A few weeks ago, I stopped writing Slice of Life, ostensibly so I could recharge my batteries and return at some yet-to-be-decided point in the future with sharpened pen. And that was my plan. Honestly.
In the intervening weeks
I've thought long and hard about this. And my conclusion is that Slice of Life
has run its course. Sure I could scout around for new subjects, new things to
scrutinise, satirise or eulogise, but why? To what purpose? To raise a titter,
chuckle or guffaw somewhere out there in the limitless void?
think that's enough any more and I don't want to slip into self parody or
repetition. I don't want it to outstay its welcome. In any case, the 3 books are
available through Amazon and other sources and, incidentally, make the perfect
stocking fillers for the discerning reader. They will continue to be available
for the foreseeable future.
So what next?
I have a number of
things to address and I am writing them here as a kind of assurance that they
will take place. When you nail your colours to so public a mask, failure is not
an option. So here is the roadmap.
Poetry - I have long viewed this with
suspicion. Most people, on reading poetry, think "I could do that - nowt to it".
Mostly they are wrong. Somehow the Shakespeare sonnets of their imagination
don't transfer intact to the page. There is no facial expression that matches
the rictus smile of a critic forced to attend an amateur poetry soiree.
Could I do any better? Maybe not but I won't know till I try. If it's
drivel, I'll spare your cringes and polite changing of the subject. Let's just
hope that I retain sufficient insight to know it's crap.
Short stories -
Ever since I fiirst read Hemingway, I have seen the potential of this form. It's
too easy to dismiss short stories as sketches for novels or as failed novels,
lost for inspiration. Some are. But others are conceived for this form. As a
string quartet is to a symphony, so the short story is to the novel. I love the
leanness of the best short stories. No lyrical longueurs - every word has to
count. It's the best mental workout a writer can have.
childhood - I grew up in God''s Country and, though far away now, it still calls
me. I have wanted to write about a 60s childhood for a while. That time is now.
What do all three projects have in common? They have nothing to do with
Parkinson's. I need a break from this illness. And since I cannot shake its
malign grip on the rest of my life, I can at least find refuge from it in my
writing. It's my happy place. You wouldn't grudge me that would you?
website will continue. Some of this new writing may well find its way here but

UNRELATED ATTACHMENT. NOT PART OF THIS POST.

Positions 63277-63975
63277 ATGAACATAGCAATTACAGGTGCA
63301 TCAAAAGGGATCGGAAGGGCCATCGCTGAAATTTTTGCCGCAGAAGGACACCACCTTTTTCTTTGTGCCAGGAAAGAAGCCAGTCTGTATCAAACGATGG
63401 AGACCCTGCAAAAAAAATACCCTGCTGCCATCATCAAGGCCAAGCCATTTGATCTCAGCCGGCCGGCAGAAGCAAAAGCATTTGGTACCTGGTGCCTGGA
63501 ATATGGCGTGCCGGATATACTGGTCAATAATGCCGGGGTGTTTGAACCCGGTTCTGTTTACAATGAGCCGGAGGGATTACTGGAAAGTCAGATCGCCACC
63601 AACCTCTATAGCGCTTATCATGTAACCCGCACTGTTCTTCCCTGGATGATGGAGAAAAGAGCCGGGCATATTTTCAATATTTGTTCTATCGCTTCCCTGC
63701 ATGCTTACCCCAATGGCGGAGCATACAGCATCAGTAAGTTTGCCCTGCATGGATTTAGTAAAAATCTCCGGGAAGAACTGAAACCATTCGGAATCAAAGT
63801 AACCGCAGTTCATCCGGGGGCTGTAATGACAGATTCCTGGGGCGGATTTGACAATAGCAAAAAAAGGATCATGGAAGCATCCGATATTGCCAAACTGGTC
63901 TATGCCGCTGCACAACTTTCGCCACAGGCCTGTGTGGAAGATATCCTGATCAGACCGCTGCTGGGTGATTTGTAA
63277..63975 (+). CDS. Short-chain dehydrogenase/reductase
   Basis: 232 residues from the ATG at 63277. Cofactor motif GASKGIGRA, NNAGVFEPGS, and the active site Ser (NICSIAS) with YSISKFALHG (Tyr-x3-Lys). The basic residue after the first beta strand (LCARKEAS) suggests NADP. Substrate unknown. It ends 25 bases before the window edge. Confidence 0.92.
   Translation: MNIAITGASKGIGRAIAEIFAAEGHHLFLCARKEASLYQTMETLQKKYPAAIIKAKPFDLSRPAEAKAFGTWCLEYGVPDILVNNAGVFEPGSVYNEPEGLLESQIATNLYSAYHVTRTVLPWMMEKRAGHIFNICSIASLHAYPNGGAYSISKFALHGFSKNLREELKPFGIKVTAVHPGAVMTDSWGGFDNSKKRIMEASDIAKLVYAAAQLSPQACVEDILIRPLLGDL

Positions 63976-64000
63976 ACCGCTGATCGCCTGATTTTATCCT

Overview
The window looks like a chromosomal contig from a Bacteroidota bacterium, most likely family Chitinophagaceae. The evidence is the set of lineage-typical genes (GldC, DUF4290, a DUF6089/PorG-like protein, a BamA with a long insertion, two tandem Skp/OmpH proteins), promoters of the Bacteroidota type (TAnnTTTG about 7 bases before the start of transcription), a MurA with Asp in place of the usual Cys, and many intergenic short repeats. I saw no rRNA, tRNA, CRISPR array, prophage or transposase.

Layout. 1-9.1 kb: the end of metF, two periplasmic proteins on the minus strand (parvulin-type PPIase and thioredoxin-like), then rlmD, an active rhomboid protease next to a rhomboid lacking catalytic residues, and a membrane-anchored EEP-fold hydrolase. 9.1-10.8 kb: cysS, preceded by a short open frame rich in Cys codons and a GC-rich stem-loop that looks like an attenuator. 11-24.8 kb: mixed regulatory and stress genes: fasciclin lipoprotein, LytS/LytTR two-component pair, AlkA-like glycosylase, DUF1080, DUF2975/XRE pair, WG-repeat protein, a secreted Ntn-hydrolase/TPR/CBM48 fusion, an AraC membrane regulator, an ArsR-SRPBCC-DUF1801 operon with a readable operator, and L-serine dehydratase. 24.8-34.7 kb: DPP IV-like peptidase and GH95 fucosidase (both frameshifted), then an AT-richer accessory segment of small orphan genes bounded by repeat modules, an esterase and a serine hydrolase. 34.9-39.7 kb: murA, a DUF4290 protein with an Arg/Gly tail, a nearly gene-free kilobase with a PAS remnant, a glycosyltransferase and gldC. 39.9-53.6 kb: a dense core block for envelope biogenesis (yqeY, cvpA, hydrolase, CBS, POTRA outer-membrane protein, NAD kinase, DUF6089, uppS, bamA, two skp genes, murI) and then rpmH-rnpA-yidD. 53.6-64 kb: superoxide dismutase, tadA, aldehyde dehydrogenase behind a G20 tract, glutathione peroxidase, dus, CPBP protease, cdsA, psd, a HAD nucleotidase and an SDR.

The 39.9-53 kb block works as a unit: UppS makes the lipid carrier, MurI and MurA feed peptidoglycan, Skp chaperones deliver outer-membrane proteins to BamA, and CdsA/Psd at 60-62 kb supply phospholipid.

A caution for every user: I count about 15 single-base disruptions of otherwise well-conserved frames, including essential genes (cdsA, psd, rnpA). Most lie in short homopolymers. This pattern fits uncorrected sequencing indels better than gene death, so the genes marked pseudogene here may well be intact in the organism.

not as Slice of Life. So there we are.
I'll get my coat.
Sunday, 11 November 2012
I hope the blog has entertained you whilst also giving you some insight into what Young Onset Parkinson's is like. I hope too that, whilst not diminishing the impact of the condition, I have shown that you can live with it. A positive attitude is important.
For a writer, knowing when and what to write is important. But knowing when to stop is just as vital. I don't want to repeat myself and I don't want my writing to become formulaic and predictable.I don't want to write just for the sake of writing.
I've always espoused the view that, when you have nothing to say, you should say nothing.
And right now I find myself in that position. I'm out of words.
Or, more accurately, I'm out of the right words. I have lots that I want to put down on paper but it is not really SLICE OF LIFE. So I haven't posted it here.
So, with your permission, I am going to take a break to recharge the batteries. As long as it takes.
Thanks for all your kind comments and encouragement. Oh, and get your friends to buy the books!
sliceoflife at hotmail dot co dot uk
In the meantime, here is what many of you have said is their favourite piece of my writing.
ANGEL (published - 6th August 2010)
In the meantime, here is what many of you have said is their favourite piece of my writing.
ANGEL (published - 6th August 2010)
Two decades ago, I worked in Indiana, part of America’s almost mythical Midwest. Bloomington, a college town and home of the Hoosiers was little more than a small dab of green paint on a huge agricultural canvas. It was high summer and rain hadn’t fallen in nearly six months. Fields, normally, shoulder-high and plump with corn, were dry, bleached flats that stretched out to infinity. When the tractors weren’t shimmering in the heat on the open plains, they raised dusty swirls, twists and eddies that glided silently like spectral figures over the distant horizon. Television talked of The Dust Bowl, and those who lived through the 1930s spoke of the similarities and drew anxious parallels. This was the land of Steinbeck, of Tom Joad and the Grapes of Wrath.